The allele, essentially an alternative form of a particular gene, represents the latest patent in Arcadia’s GoodWheat portfolio of non-GMO wheat varieties. It was developed using the company’s proprietary technology platform, ArcaTech.
"The invention of this higher-yielding high fiber wheat allele further demonstrates our commitment to enhancing the strength of our improved wheat platform," CEO Matthew Plavan said in a statement. "We continue to bring valuable and nutritional innovation to wheat – and ultimately consumers – through our partnership with Bay State Milling and Arista Cereal Technologies, which brings our high fiber resistant starch bread wheat to market in North America under Bay State's HealthSense brand portfolio."
Arcadia said it has licensed the patent to both Bay State and Arista Cereal.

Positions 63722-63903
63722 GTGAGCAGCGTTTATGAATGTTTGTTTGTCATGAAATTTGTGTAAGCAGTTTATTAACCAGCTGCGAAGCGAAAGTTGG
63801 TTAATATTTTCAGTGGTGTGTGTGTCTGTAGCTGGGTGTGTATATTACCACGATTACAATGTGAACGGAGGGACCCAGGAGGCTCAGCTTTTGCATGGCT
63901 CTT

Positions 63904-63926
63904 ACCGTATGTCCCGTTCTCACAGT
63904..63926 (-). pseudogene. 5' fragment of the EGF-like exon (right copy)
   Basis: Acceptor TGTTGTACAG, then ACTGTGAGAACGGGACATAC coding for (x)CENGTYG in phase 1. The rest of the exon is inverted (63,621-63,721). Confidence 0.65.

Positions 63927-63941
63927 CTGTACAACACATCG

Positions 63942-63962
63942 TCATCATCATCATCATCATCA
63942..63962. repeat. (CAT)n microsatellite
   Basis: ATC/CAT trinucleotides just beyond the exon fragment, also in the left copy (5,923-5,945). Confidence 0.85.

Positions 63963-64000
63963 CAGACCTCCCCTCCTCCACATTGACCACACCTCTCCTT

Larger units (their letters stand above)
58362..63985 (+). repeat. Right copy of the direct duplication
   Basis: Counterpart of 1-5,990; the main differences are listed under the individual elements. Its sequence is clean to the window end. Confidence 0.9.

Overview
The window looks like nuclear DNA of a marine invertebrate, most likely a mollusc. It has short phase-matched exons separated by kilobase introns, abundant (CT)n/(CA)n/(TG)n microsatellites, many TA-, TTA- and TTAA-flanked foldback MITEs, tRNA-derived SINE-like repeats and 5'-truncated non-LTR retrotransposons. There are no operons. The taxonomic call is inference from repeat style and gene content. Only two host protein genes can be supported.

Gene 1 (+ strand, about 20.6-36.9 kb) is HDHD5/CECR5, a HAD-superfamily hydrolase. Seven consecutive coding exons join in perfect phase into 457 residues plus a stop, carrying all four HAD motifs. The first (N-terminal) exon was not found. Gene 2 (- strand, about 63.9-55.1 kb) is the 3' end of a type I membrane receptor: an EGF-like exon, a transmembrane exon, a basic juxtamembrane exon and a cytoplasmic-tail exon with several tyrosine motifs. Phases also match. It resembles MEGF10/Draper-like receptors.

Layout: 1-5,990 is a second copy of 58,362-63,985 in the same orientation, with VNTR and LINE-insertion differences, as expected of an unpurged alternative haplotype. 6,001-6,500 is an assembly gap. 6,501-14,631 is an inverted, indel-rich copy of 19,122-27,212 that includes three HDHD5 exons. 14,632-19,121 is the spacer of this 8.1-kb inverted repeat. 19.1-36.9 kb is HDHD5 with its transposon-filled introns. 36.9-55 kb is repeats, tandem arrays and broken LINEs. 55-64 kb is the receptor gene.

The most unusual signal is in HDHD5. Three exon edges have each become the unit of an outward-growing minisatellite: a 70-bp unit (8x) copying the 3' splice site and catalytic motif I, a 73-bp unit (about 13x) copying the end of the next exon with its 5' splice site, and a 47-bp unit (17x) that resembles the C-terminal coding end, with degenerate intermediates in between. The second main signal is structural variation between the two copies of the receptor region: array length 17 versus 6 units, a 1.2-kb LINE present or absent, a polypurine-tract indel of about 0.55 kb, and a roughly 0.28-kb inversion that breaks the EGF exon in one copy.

Through multi-year field studies, Arcadia discovered that wheat carrying the allele produced yields 6% to 9% greater on average, with some yields as much as 30% greater.
The trials also indicated a reduction in cold sensitivity, the company said, which allows wheat to produce higher yields by protecting it from frost during the heading stage when it emerges from the stem.
Davis, California-based Arcadia focuses on three strategic crops: wheat, soybeans and hemp. The company's GoodWheat product line, which delivers nutritionally enhanced ingredients such as high fiber resistant starch and reduced gluten wheat varieties, recently made its commercial debut.
Contact Andrew Kessel at [email protected]
Follow him on Twitter @andrew_kessel